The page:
The one God and the one Lord are the Father and the Son (and the Holy Spirit). This is the kind of God Christians worship – radically different both from  polytheism (that is, many Gods) and from strict, numerical monotheism (that God is not only one essence, but also one-personal).

This brings us to the second point I’d like to make. Christianity is distinctively Trinitarian. You can’t have Christianity without it. The so-called Athanasian Creed is very firm on this point:

WHOSOEVER WILL BE SAVED,
before all things it is necessary that he hold the Catholic Faith.
Which Faith except everyone do keep whole and undefiled,
without doubt he shall perish everlastingly.

And the Catholic Faith is this:
That we worship one God in Trinity, and Trinity in Unity,
neither confounding the Persons,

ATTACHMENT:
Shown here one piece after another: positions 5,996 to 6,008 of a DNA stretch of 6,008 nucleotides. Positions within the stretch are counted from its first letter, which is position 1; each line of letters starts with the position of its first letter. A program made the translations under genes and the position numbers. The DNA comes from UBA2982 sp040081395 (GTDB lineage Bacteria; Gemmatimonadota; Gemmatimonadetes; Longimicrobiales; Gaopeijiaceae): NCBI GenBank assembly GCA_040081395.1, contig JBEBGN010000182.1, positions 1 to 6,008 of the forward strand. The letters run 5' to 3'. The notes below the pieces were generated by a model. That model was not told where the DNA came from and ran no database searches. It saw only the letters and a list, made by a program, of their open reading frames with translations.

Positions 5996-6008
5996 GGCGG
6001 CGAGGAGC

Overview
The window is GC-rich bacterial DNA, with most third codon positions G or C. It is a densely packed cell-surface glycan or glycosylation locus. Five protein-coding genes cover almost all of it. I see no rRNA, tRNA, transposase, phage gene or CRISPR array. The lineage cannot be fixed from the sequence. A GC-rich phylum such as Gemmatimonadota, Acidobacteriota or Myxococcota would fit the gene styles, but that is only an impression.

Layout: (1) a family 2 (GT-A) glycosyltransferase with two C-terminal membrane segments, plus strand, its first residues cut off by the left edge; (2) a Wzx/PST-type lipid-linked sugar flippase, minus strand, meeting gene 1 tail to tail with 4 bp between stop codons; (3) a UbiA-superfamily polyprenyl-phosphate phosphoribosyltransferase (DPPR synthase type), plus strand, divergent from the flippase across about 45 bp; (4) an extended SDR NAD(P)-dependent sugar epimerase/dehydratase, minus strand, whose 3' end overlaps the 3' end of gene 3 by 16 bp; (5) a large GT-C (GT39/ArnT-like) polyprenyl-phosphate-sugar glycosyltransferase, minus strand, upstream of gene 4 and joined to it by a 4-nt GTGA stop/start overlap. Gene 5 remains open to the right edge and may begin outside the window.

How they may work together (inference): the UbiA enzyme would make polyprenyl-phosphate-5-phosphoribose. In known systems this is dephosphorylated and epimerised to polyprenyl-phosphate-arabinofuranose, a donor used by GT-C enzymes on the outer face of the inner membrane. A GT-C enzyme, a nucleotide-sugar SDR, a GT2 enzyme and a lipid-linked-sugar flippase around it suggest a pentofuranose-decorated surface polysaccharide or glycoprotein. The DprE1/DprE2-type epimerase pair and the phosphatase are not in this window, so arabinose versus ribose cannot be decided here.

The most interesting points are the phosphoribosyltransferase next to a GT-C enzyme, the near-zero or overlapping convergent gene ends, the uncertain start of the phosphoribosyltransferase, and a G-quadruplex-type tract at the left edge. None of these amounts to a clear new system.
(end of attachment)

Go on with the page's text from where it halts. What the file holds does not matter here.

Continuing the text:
nor dividing the Substance. For there is one Person of the Father,
another of the Son, and another of the Holy Ghost.

That is, we must believe in the Triune God if we are to be saved.  Notice, too, the warnings against “confounding the persons” – which means collapsing the Father, Son and Holy Spirit into just three ways of looking at the same thing – and against “dividing the substance” – that is, saying that there are three Gods. The first error is called Modalism and throws up huge problems – if God appears some times as Father and other times as Son or Spirit, then he isn’t really three – but then, who was Jesus praying to when he prayed to the Father? The second error is called Tritheism – from the Greek for Three Gods. This, as we have seen, is not what the Bible teaches. There is one God, in three persons, not three Gods. But if all this is seeming complicated – and it is a divinely revealed mystery – we need to realise why it is so important that this creed can say there is no Christianity without it. There cannot be salvation unless God is Trinitarian – at least not as the New Testament sees it.